News Federation Prepares For March 7 Legislative Session

Federation Prepares For March 7 Legislative Session

Federation Prepares For March 7 Legislative Session

By Jeff Helms

Economic development and education will be on the minds of Alabama lawmakers as they convene March 7 for the 2023 legislative session. 

During a recent video interview for the Alabama Farmers Federation’s Capitol Connection newsletter, new Speaker of the House of Representatives Nathaniel Ledbetter, R-Rainsville, said education is a priority for the Alabama Legislature and Gov. Kay Ivey. 

“We’ve got to put education at the forefront. The last few years in Alabama, our economy has grown at a pace I’ve never seen. We’re No. 2 in producing automobiles, No. 1 in commercial airlines and in the Top 5 in shipbuilding,” he said. “Alabama is growing at a tremendous pace, but we’re still lacking in education.”

Ledbetter said a package of bills passed last year, including the Alabama Numeracy Act, was a step in the right direction. He added school choice will likely be discussed as lawmakers seek ways to strengthen learning. 

Session Challenges

Meanwhile, the Legislature will face an unusual challenge — managing about $3 billion of combined budget surplus and another $1 billion in federal funds from the American Rescue Plan Act (ARPA). 

The governor is expected to call a special session, possibly within the regular session, to address ARPA. While federal restrictions have eased on how the money can be spent, health care and broadband expansion are likely to remain priorities. 

As for surpluses in the state’s Education Trust Fund and General Fund budgets, Ledbetter supports a conservative approach to spending, which he said has helped the state avoid proration in recent years. Legislators are considering returning a portion of the surplus to taxpayers, possibly through a one-time rebate. 

Federation Priorities

Federation Agricultural Legislation Director Preston Roberts said the organization’s priority will be rural economic development, including funding for a proposed Alabama Farm Center.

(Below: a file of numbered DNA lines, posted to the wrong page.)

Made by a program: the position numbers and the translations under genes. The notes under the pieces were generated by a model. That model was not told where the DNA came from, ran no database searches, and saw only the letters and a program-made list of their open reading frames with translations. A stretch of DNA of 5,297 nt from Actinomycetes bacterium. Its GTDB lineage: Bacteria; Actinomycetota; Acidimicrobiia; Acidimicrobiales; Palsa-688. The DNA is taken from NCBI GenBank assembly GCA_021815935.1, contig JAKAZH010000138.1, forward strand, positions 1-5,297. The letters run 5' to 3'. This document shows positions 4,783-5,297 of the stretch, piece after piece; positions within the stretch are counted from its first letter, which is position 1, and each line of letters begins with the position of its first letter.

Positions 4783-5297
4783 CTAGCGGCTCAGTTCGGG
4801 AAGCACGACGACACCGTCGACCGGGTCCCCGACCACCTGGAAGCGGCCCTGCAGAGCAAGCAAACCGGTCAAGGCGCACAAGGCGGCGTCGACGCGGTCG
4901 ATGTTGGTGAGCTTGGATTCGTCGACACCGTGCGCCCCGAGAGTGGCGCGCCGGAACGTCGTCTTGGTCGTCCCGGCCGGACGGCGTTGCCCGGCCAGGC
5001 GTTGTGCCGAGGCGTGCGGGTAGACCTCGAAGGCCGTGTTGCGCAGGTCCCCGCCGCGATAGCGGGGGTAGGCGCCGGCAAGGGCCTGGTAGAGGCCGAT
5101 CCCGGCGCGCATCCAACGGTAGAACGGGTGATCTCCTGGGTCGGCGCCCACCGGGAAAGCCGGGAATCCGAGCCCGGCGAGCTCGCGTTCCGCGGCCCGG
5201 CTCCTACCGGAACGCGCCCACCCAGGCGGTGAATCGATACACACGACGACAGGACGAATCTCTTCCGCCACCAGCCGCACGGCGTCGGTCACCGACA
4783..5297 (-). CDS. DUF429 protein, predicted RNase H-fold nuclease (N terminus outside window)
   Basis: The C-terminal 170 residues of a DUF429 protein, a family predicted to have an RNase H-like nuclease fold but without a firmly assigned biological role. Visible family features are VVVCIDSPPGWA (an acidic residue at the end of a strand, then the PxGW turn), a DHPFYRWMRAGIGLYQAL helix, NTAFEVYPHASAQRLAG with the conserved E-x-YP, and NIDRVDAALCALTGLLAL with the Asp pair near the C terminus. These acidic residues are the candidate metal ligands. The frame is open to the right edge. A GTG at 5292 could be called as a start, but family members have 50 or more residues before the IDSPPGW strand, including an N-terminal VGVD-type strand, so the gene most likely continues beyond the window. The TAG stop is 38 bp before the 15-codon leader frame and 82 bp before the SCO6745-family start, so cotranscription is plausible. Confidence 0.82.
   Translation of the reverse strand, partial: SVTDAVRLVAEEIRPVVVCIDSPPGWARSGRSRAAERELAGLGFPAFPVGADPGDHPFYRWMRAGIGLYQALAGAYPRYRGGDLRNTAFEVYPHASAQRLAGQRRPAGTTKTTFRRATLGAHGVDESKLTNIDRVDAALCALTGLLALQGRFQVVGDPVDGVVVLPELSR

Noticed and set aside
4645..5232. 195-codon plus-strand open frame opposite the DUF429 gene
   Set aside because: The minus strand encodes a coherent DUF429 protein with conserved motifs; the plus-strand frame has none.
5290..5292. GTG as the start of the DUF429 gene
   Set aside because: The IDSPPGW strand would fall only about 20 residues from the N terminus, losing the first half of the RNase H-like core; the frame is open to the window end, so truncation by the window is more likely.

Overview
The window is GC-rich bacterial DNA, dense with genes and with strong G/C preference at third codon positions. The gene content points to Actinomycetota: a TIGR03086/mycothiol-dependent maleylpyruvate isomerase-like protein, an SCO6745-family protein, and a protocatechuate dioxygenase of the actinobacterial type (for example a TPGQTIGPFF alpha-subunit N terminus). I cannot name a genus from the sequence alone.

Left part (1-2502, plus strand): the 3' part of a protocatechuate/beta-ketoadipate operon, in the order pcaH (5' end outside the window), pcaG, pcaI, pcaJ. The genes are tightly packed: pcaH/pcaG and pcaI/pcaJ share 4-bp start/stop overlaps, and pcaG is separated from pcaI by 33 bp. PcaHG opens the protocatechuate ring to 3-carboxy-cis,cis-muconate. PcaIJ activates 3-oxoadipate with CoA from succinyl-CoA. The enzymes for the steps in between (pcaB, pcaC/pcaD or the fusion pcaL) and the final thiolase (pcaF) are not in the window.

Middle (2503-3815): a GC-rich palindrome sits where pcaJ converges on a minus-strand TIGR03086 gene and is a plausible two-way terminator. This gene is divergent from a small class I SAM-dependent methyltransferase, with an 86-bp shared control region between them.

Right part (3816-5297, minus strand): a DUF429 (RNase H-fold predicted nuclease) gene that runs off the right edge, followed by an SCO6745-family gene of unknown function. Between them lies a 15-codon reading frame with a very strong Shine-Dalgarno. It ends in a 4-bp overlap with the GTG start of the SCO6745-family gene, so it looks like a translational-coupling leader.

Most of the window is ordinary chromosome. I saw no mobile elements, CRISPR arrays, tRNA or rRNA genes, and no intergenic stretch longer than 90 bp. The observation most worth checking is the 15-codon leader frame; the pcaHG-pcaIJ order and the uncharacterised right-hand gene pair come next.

“As Alabama’s economy grows and jobs are created, we want to make sure farmers and rural residents aren’t left out,” Roberts said. “We will work to extend and potentially expand the Growing Alabama Tax Credit and Alabama Jobs Act to encourage continued economic investment. The Federation also will share research funded by the Alabama Farmers Agriculture Foundation demonstrating how the Alabama Farm Center would benefit the state.”

Other Federation priorities include standardizing the referendum schedule and administrative fees for the producer-funded peanut checkoff while reducing audit expense for the sheep and goat checkoff. The External Affairs team also is working to preserve budget allocations for agriculture and forestry programs. 

Federation State Legislative Programs Director Russ Durrance said legislative leadership and key committee members include longtime friends of farmers, as well as new faces supported by county Federations in last year’s elections. 

“The Senate Agriculture, Conservation and Forestry Committee will be chaired by Sen. David Sessions, R-Grand Bay, while Rep. Danny Crawford, R-Athens, will continue to lead the House Agriculture and Forestry Committee. Both grew up on farms, understand the issues facing Alabama agriculture and are passionate about strengthening our state’s largest industry,” Durrance said. “We look forward to working with these chairmen, as well as Speaker Ledbetter; Senate President Pro Tem Greg Reed, R-Jasper; and leaders from both parties.”

Grassroots Network

Federation External Affairs Department Director Brian Hardin said his team is focused on educating new legislators about members’ needs and concerns. 

“With 37 new representatives and senators, the Federation can be a valuable resource in helping legislators understand how legislation discussed in Montgomery can affect farms, families and communities,” Hardin said. “Many of these elected officials already have strong relationships with county leaders. That grassroots network will be invaluable as legislators make decisions about legislation and appropriations.”

Ledbetter agreed.

“You guys work really hard to do a good job. You give us good information, and that’s what we’re looking for — the facts of the matter,” Ledbetter said. “(Farmers) feed our families, so we certainly want to continue to do things that are positive for the farmers across the state of Alabama, and as long as I am speaker, we’re going to continue to do that.” 

View Related Articles